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<a href = " "> Piétons et cyclistes sur l'avenue des Champs-Élysées à la journée sans voitures 2015 │© Ulamm/Wikimedia Commons
<a href = " "> Piétons et cyclistes sur l'avenue des Champs-Élysées à la journée sans voitures 2015 │© Ulamm/Wikimedia Commons
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Paris Will Be Having A Car-Free Day

Picture of Paul McQueen
Updated: 29 June 2017
Pollution is becoming a perennial problem for Parisians and a thorn in the side of the authorities tasked with its reduction. The air quality has gotten so bad that one resident is taking the government to court over its impact on her health, so an expanded ‘Journée sans voitures’ on October 1, 2017 is the latest move by City Hall to appease locals.

The decision to ban cars from the French capital isn’t without precedent. The past two years have seen so-called car-free days take place in early autumn, though they weren’t as robust as the name might lead some to believe. In 2015, only the most central districts of Paris participated in the scheme and in 2016, the area was modestly expanded to reach the famously-congested Champs-Élysées in the west, Père-Lachaise cemetery in the east, the Sacré-Coeur in the north, and the Tour Montparnasse in the south.

Traffic jam on the Champs-Élysées │© Ben / Flickr
stuck in the traffic jam │ | © Ben / Flickr

This year, however, City Hall means business: no cars, motorcycles, or mopeds will be circulating in the arrondissements of Paris between 11 am and 6 pm—except taxis (including Uber-style ‘artisans’), emergency vehicles, delivery trucks, and RATP public transport services. Even these will not be allowed to exceed a strict 30km/h (18.6 mph) speed limit across the city.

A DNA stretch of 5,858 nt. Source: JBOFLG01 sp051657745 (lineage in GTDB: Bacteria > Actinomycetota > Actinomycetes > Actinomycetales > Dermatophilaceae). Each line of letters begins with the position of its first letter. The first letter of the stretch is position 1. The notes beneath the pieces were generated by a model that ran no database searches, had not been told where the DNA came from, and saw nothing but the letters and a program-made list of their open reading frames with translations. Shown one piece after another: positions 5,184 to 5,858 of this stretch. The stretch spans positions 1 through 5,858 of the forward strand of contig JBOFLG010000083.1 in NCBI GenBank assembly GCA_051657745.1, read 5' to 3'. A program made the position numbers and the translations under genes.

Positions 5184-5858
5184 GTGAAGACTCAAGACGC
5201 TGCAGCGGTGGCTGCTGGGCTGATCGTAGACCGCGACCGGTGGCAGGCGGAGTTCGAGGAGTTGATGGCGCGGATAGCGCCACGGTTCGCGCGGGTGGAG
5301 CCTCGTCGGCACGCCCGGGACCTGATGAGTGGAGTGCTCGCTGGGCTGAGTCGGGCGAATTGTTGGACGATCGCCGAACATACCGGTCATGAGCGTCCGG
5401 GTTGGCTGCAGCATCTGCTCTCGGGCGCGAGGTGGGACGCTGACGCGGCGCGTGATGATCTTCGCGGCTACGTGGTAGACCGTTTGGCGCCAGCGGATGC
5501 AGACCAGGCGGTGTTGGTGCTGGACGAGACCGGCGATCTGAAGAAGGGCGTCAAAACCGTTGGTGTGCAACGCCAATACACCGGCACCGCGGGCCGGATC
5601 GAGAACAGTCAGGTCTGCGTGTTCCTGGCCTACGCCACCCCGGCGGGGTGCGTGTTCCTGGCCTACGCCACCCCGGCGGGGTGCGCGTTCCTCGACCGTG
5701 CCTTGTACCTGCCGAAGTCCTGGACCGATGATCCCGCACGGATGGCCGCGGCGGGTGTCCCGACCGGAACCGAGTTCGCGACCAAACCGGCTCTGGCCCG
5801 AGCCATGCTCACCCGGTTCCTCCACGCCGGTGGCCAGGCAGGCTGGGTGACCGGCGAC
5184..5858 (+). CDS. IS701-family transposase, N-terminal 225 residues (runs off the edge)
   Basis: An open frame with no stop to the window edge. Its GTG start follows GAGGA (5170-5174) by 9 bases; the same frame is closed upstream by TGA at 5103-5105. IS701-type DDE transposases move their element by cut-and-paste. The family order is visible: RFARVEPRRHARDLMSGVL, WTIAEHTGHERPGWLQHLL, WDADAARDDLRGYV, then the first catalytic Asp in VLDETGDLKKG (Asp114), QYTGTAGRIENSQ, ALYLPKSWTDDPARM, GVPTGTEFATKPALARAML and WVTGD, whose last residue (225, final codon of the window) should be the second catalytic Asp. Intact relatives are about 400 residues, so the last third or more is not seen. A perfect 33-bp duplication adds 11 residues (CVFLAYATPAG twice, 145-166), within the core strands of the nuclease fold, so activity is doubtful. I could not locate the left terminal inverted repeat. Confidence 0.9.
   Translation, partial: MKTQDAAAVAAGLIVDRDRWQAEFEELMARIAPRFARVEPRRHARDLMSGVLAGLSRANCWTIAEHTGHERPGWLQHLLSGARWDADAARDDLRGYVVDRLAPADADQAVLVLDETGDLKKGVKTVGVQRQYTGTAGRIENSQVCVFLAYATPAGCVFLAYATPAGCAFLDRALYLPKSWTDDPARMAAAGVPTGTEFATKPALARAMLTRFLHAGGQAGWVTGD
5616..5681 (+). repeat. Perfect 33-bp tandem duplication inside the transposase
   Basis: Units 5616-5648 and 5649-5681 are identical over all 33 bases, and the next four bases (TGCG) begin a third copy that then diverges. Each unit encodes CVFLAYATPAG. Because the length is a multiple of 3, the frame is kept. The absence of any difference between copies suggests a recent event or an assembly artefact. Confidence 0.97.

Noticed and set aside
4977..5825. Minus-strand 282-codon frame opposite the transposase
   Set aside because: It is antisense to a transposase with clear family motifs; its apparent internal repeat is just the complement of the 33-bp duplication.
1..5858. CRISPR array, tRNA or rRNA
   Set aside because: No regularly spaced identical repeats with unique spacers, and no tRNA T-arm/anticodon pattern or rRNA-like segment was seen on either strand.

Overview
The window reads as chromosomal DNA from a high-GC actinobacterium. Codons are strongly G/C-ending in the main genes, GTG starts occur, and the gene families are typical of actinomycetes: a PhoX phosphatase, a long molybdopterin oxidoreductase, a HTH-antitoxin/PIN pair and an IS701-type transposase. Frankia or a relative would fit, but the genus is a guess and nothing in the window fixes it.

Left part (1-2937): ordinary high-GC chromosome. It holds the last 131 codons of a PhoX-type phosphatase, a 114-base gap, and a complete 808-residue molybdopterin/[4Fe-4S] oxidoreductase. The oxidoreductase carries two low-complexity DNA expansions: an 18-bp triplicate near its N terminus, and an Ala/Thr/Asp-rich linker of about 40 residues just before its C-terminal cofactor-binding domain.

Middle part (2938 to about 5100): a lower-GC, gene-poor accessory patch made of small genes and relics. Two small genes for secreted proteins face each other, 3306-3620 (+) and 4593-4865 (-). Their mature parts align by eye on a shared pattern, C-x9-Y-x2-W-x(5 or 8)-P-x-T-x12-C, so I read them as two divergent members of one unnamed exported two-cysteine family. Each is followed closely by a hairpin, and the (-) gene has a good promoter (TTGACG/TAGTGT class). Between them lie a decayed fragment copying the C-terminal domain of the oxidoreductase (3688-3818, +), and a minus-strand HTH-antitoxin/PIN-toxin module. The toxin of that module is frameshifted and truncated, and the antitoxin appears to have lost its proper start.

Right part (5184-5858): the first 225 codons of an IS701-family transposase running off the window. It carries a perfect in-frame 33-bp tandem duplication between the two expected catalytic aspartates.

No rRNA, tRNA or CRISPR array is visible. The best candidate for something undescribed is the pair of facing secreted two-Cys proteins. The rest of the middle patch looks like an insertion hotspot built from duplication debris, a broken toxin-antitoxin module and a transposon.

For seven blissful hours, cyclists, skaters, roller bladers, non-motorized scooter-ers, and, of course, pedestrians will rule the roads.

Notre-Dame, Paris sans voitures 2016 │© Ulamm / Wikimedia Commons
Place du Petit Pont (dehors de la zone sans voitures) à la journée sans voitures 2015 │ | © Ulamm / Wikimedia Commons

‘The idea is to show that you can live in the city without having a car,’ the Deputy Mayor in charge of transport, Christophe Najdovski, told Le Parisien. ‘This third edition will not only benefit Parisians but also the inhabitants of Île-de-France, and tourists. It will be a first in the history of the capital and will allow everyone to rediscover a quieter and less polluted city.’

Najdovski’s boss, Mayor Anne Hidalgo, has made greening the capital a top priority. The most visible move to date has been the creation of the Parc Rives de Seine out of a former city center highway. Other policies aimed at improving air quality include subsidies for planting living walls and testing pioneering forms of electric transportation such as flying water taxis.

Rue de Rivoli, Paris sans voiture 2015 │© Tangopaso / Wikimedia Commons
2015 Car-Free Day in Paris – rue de Rivoli (Paris, France) │ | © Tangopaso / Wikimedia Commons

Hailing the 2015’s Car-Free Day an ‘indisputable success’, Hidalgo claimed it ‘involved citizens, reduced emissions and noise pollution, and roused the spirit of Parisians and tourists.’ Airparif, which monitors air quality in Île-de-France, lent credence to this appraisal, suggesting a 20 to 35% reduction in nitrogen-dioxide levels during the event last year.

At the national level, a Crit’Air sticker scheme has been introduced to exclude the worst-offending vehicles from the center of Paris. Hidalgo also plans to ban all diesel cars from the capital by 2020, five years ahead of the national target.